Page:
“It’s a question of ambition really,” says up-and-coming gangster Bejo (Alex Abbab) at the beginning of The Raid 2. “Let me rephrase that: it’s a matter of limitation.”
Ambition and limitation are key dynamics in Gareth Evans’ sequel to his 2011 action film. The cruel yet calculating Bejo is “in this for the long run”, regarding the bid to muscle and manipulate his way to criminal supremacy as a “step-at-a-time thing” – and his ascent is parallelled throughout by that of undercover cop Rama (Iko Uwais), who is also playing a long game, seeking not only to bring down from the very top the criminality and corruption that almost killed him in the first film, but also to avenge his brother Andi, murdered by Bejo.
Secretly debriefed and recruited just hours after the end of the first film, Rama is told by his slippery new police handler Bunawar (Cok Simbara): “Today never happened, you were never there.” It is a sly admission that the original film’s Aristotelian unity of time and place is about to be swept under the carpet and replaced with a different kind of story on a wholly new scale and scope – for Rama’s deep-cover operation in Indonesia’s underworld will last not a single day, or even the “few months” that he promises his pregnant wife, but many years of isolation, disguise and paranoia. Yet in his reluctant mission, ironically shared by Bejo, to topple the entire criminal establishment, Rama will continue to be constrained and restricted by his circumstances, as ambition and limitation prove two sides of the same coin.
In order to get close to elder kingpin Bunwar (Tio Pakusodewo), Rama must first spend several years locked away in prison winning the gradual trust of Bunwar’s overweening son Uco (Arifin Putro) – and as a visual analogue to the limitations being placed on our hero, the film’s first figh
t will pit him against an army of convicts within the claustrophobic confines of a toilet cubicle, while a later, longer skirmish will unfold in the equally confining interior of a speeding vehicle. Once out of jail, as he slowly ascends in Bunwar’s organisation, Rama must constantly hide his identity and contain his true nature, for fear of being killed and bringing the film to an end. For while The Raid 2 may have moved out of the towerblock, its characters are all still caught in very much the same deathtrap of ambition, violence and treachery – and even as we watch Rama eventually, inevitably fight his way messily up and out, the film itself is also breaking free both of the limitations inherited from its predecessor, and of the prisonhouse of genre itself.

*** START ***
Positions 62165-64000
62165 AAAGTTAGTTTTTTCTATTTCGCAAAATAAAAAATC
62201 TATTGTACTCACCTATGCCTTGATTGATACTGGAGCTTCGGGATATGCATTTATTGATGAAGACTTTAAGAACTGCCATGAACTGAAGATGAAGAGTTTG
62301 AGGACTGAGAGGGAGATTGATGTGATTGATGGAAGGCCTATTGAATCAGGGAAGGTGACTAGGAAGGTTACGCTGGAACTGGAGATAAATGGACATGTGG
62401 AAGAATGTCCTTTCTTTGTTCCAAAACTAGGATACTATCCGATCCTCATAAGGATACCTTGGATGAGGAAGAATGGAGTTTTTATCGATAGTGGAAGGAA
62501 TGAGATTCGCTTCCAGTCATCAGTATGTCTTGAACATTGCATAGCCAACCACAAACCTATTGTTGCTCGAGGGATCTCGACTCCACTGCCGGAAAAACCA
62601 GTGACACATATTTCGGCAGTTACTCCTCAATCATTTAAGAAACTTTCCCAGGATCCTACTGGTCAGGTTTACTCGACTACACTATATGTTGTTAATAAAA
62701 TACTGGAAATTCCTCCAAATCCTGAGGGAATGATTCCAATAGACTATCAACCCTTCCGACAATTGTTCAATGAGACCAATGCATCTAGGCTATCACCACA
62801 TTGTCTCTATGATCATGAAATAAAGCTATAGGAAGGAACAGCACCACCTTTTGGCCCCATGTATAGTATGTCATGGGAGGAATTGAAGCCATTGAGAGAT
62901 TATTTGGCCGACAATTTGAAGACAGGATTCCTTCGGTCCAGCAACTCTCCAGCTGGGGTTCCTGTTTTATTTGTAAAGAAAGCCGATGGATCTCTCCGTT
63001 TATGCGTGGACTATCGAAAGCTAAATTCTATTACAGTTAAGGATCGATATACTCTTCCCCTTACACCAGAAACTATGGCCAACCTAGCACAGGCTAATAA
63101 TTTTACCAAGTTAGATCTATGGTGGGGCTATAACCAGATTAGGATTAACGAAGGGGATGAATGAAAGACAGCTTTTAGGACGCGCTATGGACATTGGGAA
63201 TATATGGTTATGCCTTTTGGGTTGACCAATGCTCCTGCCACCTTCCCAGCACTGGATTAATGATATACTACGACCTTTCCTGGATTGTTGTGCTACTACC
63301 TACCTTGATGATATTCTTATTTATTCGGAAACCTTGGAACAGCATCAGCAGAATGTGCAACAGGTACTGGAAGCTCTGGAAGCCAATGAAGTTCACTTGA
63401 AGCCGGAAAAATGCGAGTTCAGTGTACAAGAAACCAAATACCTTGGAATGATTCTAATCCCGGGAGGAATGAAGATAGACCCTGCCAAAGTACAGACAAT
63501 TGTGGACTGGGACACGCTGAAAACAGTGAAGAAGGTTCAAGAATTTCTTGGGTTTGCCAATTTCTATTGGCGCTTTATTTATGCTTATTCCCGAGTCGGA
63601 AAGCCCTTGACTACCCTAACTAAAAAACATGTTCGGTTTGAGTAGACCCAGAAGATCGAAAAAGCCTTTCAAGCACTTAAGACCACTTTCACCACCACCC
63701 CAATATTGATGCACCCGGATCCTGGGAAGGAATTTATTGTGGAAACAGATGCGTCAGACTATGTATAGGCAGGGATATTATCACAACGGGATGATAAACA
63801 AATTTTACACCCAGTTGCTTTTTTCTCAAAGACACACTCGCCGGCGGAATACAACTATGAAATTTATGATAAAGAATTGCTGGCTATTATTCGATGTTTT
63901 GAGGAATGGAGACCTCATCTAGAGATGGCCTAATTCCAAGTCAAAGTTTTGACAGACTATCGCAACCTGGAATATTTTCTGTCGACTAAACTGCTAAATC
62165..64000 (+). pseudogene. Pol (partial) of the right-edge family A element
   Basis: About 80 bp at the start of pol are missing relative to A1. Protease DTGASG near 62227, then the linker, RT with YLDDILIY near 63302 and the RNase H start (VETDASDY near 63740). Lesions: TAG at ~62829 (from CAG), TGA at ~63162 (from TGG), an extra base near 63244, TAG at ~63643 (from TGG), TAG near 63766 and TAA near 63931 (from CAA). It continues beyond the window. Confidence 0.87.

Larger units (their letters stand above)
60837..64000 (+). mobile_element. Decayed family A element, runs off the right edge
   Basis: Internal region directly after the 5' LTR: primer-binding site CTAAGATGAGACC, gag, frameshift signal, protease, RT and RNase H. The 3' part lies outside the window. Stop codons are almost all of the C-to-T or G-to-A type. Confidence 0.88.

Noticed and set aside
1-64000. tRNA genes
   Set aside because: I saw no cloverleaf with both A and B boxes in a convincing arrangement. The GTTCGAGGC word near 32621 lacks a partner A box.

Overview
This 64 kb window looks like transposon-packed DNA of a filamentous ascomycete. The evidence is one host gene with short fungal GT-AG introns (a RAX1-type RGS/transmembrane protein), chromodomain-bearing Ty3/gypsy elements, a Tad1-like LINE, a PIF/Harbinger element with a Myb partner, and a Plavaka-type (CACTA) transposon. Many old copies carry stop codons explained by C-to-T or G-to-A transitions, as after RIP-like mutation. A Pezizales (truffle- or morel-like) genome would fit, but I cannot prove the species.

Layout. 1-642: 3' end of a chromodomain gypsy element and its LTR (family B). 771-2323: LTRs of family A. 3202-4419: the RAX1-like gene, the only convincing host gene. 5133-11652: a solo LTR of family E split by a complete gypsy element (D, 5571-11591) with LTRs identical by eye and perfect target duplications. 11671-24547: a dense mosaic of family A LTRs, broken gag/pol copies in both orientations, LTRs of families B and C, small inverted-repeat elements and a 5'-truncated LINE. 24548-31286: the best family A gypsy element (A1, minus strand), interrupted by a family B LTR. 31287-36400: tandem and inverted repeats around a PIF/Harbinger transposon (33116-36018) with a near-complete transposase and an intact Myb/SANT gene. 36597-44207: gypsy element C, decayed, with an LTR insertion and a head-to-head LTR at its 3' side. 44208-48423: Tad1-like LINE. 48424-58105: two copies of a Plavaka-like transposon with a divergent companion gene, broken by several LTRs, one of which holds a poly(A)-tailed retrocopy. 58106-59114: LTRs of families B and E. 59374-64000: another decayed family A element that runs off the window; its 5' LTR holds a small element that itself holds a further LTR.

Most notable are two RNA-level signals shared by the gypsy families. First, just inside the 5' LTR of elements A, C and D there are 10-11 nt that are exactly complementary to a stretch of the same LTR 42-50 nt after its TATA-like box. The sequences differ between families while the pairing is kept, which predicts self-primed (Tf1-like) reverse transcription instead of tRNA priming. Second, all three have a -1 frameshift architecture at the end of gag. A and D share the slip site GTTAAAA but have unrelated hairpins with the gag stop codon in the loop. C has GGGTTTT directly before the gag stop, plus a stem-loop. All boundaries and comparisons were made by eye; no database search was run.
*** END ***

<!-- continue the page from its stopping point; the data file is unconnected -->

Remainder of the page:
Evans does this by taking all manner of stock generic tropes – jailyard scraps, internecine gangland struggles, hit jobs, car chases, and even a climactic raid on a building that recalls the original The Raid – and pushes them to and beyond all known limits. Why not have a duo of assassins (Julie Estelle, Very Tri Yulisman) whose brutally deployed weapons of choice are a pair of claw hammers and a baseball bat (with ball)? Why not set a fist- and gun-fight amidst a bumping, grinding vehicular rush through heavy traffic? And why not climax with a prolonged kitchen face-off between Rama and a sickle-bearing killer (Cecep Arif Rahaman) that merges high-precision combination moves with bruising aggression, in what must qualify as one of the most exhilaratingly punishing martial arts combats ever committed to film?
All these sequences represent an aggressive expansion of genre’s boundaries, making The Raid 2 the latest in a long line of action films (John Woo’s Hardboiled, Prachya Pinkaew’s Ong-bak, even Evans’ own The Raid) that go further than all that has gone before them. Of course, much as every old boss will eventually be replaced by a new one, The Raid 2 must at some point yield its crown to the next great actioner, so that its themes of endless, bloody succession are also a self-conscious reflex. Yet for now, The Raid 2‘s time has definitely come – and for all its ambition, it also knows both its own limitations and when to admit that it is done (at least until the next sequel). Beautifully shot, compellingly choreographed, and rivetingly edited, The Raid 2 is two-and-a-half thrilling hours of genre so perfectly pure that you could bottle it, smash the bottle & thrust the broken end repeatedly into your enemy’s throat.
© Anton Bitel